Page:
I question how much of quarantine angst is actually real. In most states it's barely a thing... You stand in line at the grocery store and eat outside at restaurants. That's not a substantive difference. The only real thing is that people haven't been going into an office, which honestly... Harden up, or at least find coping mechanisms that can handle the slightest disruption.
Imo quarantine is exposing a lot of social rot and forcing confrontations with chronic unhealthy behaviors. Work should not be a crutch for your social life, and you should be able to handle being with your children.
From the beginning, a bunch of people decided what the effect of Covid-19 should be and they simply kept pushing for it. It was never well thought, they just kept saying stuff as long as they could get away with it. It was only the flu, It was under control, it was already spread out and the test were detecting only the few and all this will be over in May so on and so on. There was even an Oxford study produced and used to support these claims.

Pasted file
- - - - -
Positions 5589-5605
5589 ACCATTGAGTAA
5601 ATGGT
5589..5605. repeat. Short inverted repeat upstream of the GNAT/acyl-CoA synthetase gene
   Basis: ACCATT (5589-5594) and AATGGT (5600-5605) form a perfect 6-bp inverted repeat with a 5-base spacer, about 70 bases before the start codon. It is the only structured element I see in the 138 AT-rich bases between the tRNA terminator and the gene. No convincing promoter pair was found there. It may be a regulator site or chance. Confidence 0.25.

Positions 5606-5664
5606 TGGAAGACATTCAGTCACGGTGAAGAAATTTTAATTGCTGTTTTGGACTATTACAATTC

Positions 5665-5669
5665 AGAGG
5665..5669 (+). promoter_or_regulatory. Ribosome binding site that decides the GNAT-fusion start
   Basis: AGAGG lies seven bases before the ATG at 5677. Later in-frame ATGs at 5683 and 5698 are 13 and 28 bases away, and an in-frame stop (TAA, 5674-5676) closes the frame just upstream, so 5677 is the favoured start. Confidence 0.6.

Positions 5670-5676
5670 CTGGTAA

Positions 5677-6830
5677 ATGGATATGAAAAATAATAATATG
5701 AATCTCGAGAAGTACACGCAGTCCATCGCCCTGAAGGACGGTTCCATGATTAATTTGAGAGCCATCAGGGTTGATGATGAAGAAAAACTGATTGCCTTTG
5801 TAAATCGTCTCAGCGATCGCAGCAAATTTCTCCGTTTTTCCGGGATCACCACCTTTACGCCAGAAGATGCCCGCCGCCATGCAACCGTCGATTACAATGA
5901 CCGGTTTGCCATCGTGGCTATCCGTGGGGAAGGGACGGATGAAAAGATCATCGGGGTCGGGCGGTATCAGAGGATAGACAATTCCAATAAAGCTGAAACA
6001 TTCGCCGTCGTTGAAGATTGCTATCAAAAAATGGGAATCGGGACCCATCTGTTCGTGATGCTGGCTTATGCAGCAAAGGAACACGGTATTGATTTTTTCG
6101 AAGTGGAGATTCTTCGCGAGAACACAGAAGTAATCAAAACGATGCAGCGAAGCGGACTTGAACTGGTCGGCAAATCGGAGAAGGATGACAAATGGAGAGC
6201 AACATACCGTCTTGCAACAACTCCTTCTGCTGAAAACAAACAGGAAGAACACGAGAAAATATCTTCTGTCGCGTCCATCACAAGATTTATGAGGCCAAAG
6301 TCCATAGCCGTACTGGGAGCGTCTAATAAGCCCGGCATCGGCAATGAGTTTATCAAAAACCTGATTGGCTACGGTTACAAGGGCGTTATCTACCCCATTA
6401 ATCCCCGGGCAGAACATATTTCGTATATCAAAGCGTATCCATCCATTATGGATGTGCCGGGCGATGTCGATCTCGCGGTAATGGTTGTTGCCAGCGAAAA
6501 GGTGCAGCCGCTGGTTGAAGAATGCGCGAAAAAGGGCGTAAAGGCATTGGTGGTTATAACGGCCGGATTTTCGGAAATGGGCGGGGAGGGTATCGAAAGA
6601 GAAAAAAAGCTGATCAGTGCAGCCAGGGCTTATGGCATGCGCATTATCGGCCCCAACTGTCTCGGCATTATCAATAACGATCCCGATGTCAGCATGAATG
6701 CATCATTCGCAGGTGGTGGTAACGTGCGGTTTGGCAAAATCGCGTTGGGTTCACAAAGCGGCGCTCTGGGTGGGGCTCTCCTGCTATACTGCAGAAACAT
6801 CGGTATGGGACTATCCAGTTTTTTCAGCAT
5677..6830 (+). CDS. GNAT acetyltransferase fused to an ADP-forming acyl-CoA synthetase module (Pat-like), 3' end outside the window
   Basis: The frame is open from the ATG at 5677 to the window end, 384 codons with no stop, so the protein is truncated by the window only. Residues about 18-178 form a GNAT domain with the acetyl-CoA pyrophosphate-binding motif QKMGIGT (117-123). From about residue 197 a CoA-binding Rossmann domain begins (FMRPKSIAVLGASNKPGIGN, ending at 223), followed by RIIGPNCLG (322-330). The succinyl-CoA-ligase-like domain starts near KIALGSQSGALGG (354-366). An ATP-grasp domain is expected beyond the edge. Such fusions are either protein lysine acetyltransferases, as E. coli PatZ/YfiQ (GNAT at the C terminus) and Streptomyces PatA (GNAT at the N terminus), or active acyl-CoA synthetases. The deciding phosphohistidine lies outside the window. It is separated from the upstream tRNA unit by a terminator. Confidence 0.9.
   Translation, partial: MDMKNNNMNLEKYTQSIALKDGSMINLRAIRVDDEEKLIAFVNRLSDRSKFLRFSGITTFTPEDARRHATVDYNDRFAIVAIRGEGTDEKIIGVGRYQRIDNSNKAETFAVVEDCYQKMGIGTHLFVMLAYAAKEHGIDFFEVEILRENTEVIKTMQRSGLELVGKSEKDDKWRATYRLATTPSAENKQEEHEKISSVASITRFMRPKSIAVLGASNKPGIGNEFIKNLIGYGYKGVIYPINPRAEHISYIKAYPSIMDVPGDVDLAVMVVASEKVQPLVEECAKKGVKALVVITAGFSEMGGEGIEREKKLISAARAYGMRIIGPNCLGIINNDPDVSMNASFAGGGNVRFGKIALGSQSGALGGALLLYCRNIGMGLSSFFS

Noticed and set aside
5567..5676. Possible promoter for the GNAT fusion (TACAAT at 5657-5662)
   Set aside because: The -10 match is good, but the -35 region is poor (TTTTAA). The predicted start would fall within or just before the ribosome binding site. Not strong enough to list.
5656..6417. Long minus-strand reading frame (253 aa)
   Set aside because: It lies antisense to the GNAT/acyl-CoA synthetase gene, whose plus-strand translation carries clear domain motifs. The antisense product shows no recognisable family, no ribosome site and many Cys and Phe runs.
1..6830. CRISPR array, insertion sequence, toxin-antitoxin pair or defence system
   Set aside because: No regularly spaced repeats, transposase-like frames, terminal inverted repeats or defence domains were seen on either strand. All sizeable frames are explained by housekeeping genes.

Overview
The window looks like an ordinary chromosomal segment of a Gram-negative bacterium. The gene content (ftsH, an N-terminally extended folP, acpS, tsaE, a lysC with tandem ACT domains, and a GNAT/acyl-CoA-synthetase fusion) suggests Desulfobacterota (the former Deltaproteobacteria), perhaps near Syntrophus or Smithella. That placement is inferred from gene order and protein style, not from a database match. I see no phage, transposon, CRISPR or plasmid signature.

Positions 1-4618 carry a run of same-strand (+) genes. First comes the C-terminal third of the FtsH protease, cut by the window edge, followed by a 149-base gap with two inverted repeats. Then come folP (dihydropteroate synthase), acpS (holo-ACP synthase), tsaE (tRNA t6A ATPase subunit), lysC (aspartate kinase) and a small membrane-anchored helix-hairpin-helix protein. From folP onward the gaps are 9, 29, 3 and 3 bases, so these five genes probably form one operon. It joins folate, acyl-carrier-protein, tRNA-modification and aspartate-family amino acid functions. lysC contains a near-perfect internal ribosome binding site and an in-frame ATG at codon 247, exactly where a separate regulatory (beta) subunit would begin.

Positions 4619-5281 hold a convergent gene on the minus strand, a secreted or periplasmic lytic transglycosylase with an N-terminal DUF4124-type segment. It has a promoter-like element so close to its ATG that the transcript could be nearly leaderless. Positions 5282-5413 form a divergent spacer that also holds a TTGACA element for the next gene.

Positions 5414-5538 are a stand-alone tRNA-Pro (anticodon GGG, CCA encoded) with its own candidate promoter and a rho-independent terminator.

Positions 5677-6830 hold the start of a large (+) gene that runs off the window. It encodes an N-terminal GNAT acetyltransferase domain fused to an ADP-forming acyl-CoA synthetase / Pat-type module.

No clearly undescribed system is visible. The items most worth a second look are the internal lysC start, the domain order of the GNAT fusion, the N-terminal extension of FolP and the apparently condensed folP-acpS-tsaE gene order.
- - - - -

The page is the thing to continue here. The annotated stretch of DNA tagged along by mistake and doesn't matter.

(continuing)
These propaganda wars are taking victims now.
Just dive into the online activity history of the people who spread these things, it's a fascinating world of pushing for edge cases that never materialise but they keep pushing it anyway.
Serious, long term health problems are a pretty normal part of the human condition. Serious long term damage is not actually an automatic call for action upending everyone's lifestyle. There needs to be a more precise explanation of what the problem is for it to be meaningful. Background risk for disease is already very high; as you point out normal flu is already threatening and most people basically ignore it.
"Oh, okay, lots of people have herpes and herpes infections have unanticipated consequences. I guess COVID-19 is no big deal."